Man, oh man

Trip Start Jan 05, 2012
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Trip End Ongoing


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Where I stayed
Julie's House

Flag of United Kingdom  , England,
Saturday, June 9, 2012

After the first two days of the 3rd Test against the West Indies at Edgbaston in Birmingham had been completely rained off (the first time in the UK since 1964, apparently) the weather today was looking a lot better and following our limited success with ochids earlier in the week we had a look around on the internet to see if there were any interesting blooms nearby.

The Ufton Fields reserve in Warwickshire came up several times as a location for Man Orchids which is a species that is not easy to see, partly because they're not common but partly because, well, they're not very easy to see. They're mostly sort of the colour of tall grass and they grow in tall grass.

http://www.warwickshire-wildlife-trust.org.uk/home/nature-reserves/reserves-s-z/ufton-fields-sssi--lnr.aspx 

On arrival at the reserve we realised that we were going to have our work cut out finding the flowers because it was much bigger than we'd perhaps anticipated, with several ponds and small lakes interspersed with pastures and the remains of old limestone quarrying, now well on the way to being reclaimed by nature.

We expected to find the orchids in fairly open areas so started off hunting in the first pasture we came to where we found a few examples of common orchids but nothing out of the ordinary. The first highlight though was an insect, not a butterly, a Small Copper which is a species that I used to find in my back garden in Southport when I was a little lad but which I hadn't seen for ages. It didn't stop for long though so we couldn't get a decent photo. There were also several Cinnabar Moths, a day flying moth that is as pretty as any butterfly.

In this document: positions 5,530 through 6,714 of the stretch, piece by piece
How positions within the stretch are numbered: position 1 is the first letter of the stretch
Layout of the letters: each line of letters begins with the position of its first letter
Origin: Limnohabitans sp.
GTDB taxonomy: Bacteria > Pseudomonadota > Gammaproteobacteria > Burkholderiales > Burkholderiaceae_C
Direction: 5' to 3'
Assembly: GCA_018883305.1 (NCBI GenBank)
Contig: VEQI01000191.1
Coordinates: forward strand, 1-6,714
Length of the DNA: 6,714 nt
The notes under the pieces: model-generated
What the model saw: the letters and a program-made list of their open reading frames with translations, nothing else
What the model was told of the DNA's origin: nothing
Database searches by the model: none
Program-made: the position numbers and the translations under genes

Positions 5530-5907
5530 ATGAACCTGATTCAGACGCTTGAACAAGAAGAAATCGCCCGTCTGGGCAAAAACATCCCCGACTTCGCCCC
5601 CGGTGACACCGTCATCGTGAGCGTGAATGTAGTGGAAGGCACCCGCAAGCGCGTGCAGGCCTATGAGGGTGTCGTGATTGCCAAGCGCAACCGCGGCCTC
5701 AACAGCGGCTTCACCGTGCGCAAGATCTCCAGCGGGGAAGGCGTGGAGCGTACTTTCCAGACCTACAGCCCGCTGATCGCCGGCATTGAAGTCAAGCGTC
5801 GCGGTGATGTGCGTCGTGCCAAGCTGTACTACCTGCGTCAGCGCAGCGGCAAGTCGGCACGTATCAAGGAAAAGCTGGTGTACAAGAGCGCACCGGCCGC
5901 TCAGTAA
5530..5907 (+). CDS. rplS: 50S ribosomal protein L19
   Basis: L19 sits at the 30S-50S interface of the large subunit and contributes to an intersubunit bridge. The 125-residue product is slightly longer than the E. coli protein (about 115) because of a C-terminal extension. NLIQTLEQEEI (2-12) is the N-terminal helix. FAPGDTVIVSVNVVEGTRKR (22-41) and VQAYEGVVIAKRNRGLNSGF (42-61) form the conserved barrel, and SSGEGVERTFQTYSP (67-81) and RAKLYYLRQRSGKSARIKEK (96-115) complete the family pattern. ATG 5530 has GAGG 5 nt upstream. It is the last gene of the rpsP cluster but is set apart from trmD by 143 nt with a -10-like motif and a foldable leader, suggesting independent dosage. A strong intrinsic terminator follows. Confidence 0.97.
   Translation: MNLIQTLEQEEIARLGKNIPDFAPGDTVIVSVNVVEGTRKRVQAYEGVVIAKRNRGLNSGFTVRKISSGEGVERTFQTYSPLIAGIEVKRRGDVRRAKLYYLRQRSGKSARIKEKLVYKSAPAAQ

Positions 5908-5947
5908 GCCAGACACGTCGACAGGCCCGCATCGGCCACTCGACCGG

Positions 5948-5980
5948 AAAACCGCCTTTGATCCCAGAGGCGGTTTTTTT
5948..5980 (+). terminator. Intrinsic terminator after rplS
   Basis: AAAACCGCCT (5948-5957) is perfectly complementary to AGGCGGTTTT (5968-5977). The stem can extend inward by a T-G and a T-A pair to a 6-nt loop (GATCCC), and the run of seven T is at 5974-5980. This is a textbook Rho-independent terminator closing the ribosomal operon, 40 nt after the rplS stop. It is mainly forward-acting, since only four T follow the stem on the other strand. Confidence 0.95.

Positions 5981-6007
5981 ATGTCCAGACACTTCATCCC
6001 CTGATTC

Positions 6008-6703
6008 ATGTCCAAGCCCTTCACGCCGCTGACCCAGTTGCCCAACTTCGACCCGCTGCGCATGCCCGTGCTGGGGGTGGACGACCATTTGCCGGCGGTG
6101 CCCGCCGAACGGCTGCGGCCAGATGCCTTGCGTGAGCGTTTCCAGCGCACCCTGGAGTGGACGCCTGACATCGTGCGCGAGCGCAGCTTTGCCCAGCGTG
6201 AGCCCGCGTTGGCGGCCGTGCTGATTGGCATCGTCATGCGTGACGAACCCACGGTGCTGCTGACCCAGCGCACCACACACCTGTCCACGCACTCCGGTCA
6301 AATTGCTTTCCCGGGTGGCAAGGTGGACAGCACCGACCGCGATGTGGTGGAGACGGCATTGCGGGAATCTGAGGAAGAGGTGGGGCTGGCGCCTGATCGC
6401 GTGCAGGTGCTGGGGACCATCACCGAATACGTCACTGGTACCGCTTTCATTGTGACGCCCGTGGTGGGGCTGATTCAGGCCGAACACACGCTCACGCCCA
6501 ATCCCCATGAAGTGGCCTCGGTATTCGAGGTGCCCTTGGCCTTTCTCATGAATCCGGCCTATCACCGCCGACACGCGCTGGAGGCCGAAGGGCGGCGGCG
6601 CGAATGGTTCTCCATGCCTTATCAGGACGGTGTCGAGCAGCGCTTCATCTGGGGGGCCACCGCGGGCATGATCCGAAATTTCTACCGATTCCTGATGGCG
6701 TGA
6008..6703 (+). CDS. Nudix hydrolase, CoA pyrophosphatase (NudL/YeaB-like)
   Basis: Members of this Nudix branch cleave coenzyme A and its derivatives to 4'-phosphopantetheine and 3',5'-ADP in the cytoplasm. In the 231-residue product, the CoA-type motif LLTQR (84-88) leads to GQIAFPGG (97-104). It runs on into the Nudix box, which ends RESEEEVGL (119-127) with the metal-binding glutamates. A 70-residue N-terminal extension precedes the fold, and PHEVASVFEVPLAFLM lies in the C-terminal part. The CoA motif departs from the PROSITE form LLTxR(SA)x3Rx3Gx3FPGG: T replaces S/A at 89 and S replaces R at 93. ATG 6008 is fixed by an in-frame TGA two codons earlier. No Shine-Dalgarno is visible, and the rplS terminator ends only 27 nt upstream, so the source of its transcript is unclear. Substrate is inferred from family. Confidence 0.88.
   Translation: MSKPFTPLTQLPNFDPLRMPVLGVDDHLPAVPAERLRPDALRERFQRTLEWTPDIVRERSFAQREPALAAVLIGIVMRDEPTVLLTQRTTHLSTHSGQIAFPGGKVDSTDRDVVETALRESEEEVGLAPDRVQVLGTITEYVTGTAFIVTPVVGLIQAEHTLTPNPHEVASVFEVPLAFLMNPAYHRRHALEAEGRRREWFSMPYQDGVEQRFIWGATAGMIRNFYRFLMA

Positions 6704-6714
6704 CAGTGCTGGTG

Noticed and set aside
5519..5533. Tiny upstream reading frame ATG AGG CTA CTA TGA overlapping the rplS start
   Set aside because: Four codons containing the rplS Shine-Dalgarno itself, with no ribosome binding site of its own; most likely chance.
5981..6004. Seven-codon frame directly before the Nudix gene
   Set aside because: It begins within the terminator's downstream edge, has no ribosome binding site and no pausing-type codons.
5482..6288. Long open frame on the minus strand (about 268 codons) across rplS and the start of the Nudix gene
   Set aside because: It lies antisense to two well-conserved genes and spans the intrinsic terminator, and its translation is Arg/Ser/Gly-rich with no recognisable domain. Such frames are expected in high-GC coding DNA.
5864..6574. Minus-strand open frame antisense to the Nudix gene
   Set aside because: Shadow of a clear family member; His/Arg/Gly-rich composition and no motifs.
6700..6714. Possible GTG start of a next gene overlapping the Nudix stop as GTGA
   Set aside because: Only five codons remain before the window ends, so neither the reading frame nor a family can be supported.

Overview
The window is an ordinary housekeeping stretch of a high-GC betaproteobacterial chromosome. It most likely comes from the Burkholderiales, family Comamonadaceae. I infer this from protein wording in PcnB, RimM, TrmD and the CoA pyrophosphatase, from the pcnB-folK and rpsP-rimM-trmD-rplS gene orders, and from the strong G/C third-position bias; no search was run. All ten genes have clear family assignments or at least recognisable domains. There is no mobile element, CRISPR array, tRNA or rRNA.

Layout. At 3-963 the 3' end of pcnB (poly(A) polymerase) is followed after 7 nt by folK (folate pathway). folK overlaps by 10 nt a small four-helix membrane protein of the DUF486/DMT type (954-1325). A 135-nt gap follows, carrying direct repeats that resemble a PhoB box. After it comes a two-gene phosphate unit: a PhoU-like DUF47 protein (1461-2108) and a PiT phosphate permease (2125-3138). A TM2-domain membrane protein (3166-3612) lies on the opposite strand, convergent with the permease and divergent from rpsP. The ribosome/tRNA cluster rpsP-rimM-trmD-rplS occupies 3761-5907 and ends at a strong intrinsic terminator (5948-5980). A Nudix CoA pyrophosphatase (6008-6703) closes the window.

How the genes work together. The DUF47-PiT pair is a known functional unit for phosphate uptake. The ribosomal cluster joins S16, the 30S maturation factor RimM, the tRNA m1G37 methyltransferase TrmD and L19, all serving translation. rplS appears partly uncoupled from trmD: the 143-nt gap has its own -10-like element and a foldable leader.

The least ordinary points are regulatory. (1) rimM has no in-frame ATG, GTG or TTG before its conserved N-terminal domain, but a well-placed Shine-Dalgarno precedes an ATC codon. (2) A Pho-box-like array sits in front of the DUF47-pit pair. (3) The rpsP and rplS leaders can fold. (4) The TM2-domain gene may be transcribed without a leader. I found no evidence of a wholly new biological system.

Continuing around the reserve we climbed over a style into a meadow and immediately felt that we were in the right place. The first things we spotted were Twayblade Orchids, almost certainly Common Twayblades. These are actually the commonest orchids found in the UK but they are much less familiar than some of the more dramatic species like the Marsh and Spotted Orchids because they are unremarkable when sen from any distance, although they can grow to a reasonable height. However a close look reveals the rather unusual flower structure, although the name is derived from the large double leaves rather than the flower's petals. There were lots of these around the entrance to the meadow and we soon noticed some Spotted Orchids and a couple of Greater Butterfly Orchids as well (there were actually quite a number of these distributed around the field). However we soon found the Man Orchids because each one has been afforded its own little piece of protection, presumably to prevent nibbling by rabbits and trampling by people.

After admiring the rather odd orchids that were perhaps a little late in flowering this year because of the consistently poor weather since late March we completed the circuit of the reserve, not quite managing to avoid the sharp shower that began when we were a few minutes from the car and then headed for a night out in Shrewsbury.

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